Congressman Peter DeFazio (OR-04) said that the conference report that reconciles House and Senate water resources development legislation was filed yesterday.
This legislation, the Water Resources Reform and Development Act of 2014 (WRRDA), authorizes funding for Army Corps of Engineers navigation, flood control and environmental restoration projects. This legislation will directly benefit Oregon’s small ports.
As a member of the House-Senate conference committee who drafted the report, DeFazio secured the provision that guarantees the nation’s small ports, a number of them in Southwest Oregon, will receive at least 10 percent of annual funding provided for dredging for the next eight years.
Assuming recent funding levels are maintained, this set-aside will generate at least $90 million annually for small ports, and will generate additional revenue if Congress provides more than 2012 funding levels to the Corps.
“This bill is a huge victory for Oregon’s coastal communities because it dedicates millions of dollars to long-overdue investment in our ports. This legislation will create jobs, make conditions safer for Oregon’s fishing and recreation industries, and help the U.S. stay economically competitive,” DeFazio said. “This is the first glimmer of life in an otherwise very divided Congress. I hope this same sense of bipartisanship and urgency continues as we tackle the next great challenge: replenishing the Highway Trust Fund in order to repair our nation’s crumbling roads and bridges.”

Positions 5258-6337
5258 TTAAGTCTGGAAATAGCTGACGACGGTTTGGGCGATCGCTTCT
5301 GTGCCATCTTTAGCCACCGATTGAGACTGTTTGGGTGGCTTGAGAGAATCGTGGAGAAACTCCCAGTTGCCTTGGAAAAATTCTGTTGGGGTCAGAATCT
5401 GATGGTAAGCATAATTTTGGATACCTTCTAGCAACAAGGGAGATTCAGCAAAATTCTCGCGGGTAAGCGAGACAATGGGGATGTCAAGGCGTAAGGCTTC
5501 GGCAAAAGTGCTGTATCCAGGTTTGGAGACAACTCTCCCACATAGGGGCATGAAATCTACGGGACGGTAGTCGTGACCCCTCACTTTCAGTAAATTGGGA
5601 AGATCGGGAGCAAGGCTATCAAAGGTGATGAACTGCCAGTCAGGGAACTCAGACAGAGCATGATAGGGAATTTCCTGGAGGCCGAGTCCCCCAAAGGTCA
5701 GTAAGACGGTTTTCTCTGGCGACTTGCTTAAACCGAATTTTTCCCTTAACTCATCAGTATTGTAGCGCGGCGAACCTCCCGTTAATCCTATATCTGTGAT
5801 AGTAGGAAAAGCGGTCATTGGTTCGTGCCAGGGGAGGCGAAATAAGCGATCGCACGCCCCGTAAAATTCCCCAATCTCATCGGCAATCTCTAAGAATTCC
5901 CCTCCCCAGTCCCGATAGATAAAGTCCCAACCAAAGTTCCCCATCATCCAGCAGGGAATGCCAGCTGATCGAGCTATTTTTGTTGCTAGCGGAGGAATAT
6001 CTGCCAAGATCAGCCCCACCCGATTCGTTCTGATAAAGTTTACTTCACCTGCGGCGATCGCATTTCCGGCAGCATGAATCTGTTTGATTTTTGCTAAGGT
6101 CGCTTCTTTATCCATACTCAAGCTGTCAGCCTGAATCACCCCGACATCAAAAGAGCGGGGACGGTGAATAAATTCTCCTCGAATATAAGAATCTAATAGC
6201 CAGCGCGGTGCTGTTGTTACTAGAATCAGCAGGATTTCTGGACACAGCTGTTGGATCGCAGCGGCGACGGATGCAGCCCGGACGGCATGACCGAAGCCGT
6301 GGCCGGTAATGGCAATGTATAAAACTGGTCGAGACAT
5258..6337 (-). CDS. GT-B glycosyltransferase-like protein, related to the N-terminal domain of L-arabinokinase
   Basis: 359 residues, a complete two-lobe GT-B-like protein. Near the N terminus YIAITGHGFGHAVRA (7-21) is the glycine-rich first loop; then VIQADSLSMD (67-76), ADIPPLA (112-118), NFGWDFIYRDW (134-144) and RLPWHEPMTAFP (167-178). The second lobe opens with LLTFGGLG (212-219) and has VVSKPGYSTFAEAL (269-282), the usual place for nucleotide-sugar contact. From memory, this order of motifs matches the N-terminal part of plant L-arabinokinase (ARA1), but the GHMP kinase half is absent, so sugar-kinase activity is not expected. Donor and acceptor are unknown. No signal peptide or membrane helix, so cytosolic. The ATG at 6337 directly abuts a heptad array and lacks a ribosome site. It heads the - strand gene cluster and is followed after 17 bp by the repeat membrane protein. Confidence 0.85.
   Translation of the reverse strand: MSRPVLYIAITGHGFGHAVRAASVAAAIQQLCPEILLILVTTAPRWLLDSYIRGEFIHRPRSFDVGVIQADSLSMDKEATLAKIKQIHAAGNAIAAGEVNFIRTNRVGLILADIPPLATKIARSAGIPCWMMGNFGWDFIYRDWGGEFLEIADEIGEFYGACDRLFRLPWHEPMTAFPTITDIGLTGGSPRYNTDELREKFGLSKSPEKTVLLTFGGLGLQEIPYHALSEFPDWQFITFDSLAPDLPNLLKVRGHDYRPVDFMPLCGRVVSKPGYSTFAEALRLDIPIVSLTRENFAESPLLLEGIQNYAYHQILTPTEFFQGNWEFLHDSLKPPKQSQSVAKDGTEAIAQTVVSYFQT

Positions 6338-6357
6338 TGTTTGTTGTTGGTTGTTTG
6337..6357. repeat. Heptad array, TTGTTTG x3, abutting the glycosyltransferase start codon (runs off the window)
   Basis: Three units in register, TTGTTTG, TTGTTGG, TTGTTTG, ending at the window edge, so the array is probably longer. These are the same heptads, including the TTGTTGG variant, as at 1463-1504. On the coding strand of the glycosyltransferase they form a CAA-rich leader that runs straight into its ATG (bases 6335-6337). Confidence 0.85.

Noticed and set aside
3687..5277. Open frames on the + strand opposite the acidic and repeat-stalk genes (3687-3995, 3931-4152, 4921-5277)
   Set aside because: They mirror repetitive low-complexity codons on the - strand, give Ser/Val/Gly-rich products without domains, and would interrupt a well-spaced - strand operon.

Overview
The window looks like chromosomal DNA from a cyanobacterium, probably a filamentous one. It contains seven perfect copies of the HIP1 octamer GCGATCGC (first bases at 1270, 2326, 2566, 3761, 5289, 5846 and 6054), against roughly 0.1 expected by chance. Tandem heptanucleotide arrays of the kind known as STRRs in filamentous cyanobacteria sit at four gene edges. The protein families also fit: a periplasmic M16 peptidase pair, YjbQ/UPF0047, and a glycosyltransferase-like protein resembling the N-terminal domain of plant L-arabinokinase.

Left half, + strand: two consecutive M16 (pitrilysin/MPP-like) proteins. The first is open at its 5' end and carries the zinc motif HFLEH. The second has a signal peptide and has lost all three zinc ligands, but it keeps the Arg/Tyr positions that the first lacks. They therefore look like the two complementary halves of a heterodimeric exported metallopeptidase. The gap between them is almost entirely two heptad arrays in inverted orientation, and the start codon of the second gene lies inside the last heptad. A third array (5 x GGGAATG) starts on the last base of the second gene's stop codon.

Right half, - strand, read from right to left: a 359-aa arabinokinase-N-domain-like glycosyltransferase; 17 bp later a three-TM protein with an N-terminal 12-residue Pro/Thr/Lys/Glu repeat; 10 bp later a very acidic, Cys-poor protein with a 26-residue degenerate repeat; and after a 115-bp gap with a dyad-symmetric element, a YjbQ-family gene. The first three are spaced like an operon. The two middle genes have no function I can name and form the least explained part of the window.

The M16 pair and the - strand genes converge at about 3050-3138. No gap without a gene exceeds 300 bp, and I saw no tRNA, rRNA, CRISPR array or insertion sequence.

Additional highlights of the legislation
– The legislation calls for 100 percent utilization of the Harbor Maintenance Trust Fund for harbor maintenance and dredging by 2025. Currently only about half of the funds collected through the HMTF are used for harbor maintenance;
– The legislation also authorizes $42 million for the Willamette River Floodplain Restoration Project, which will help restore aquatic habitat for Upper Willamette River Chinook salmon, bull trout and Oregon chub, in addition to improving floodplain and aquatic habitats for other fish and wildlife species;
– In addition, it starts to address the threat of invasive species in the Columbia River by authorizing the Corps to establish watercraft inspection stations in the vicinity of Corps reservoirs in the States of Idaho, Montana, Oregon and Washington with the highest likelihood of preventing the spread of invasive species;
– The legislation makes improvements to FEMA’s dam safety program by increasing the funding, which could help spillway issues on dams in the Willamette Valley. It also develops a dam safety education and awareness initiative to assist the public in preparing for, mitigating for, responding to, and recovering from dam incidents;
– The final legislation is expected to be considered by the House early next week and the Senate shortly thereafter. It will then be sent to the President for his signature.
Press Release, May 16, 2014